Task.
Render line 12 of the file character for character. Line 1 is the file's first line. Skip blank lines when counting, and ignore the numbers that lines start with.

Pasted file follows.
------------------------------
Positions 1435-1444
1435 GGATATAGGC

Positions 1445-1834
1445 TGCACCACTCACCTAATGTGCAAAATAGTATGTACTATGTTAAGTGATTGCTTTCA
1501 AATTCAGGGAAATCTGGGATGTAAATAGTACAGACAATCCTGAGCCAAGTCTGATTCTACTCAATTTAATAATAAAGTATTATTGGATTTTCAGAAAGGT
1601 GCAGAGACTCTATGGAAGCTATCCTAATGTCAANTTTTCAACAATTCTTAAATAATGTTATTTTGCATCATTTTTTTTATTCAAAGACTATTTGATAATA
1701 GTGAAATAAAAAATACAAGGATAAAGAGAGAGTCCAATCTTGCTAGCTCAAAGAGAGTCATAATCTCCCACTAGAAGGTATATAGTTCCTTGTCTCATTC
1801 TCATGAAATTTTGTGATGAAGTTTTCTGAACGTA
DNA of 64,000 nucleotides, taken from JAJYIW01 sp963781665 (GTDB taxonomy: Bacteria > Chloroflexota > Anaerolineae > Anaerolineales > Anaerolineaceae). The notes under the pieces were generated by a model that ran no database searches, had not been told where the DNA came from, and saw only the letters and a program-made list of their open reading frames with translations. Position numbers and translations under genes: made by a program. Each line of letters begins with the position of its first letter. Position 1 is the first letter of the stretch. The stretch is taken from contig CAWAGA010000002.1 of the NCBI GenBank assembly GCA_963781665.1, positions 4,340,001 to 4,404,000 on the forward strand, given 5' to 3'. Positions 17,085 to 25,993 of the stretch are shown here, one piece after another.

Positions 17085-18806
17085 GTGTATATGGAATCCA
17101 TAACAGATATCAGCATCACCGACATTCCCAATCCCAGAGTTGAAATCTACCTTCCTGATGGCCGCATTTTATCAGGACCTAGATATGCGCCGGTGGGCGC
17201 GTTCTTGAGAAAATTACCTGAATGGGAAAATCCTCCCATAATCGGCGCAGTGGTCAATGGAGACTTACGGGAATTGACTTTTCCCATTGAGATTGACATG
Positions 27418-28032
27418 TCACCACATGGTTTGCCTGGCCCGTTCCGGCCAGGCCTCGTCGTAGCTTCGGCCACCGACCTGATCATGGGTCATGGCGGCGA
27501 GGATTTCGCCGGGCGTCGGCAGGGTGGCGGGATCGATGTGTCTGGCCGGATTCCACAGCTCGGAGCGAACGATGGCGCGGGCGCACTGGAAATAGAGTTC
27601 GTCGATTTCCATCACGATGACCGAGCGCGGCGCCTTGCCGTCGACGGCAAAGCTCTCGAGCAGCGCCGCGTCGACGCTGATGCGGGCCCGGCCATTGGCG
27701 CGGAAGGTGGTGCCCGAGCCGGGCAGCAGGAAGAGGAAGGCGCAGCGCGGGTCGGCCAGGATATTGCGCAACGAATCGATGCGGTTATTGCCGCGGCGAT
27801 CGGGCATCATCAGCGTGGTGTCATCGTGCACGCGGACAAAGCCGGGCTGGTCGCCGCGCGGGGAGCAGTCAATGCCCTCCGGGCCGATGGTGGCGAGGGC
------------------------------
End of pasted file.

17101 TAACAGATATCAGCATCACCGACATTCCCAATCCCAGAGTTGAAATCTACCTTCCTGATGGCCGCATTTTATCAGGACCTAGATATGCGCCGGTGGGCGC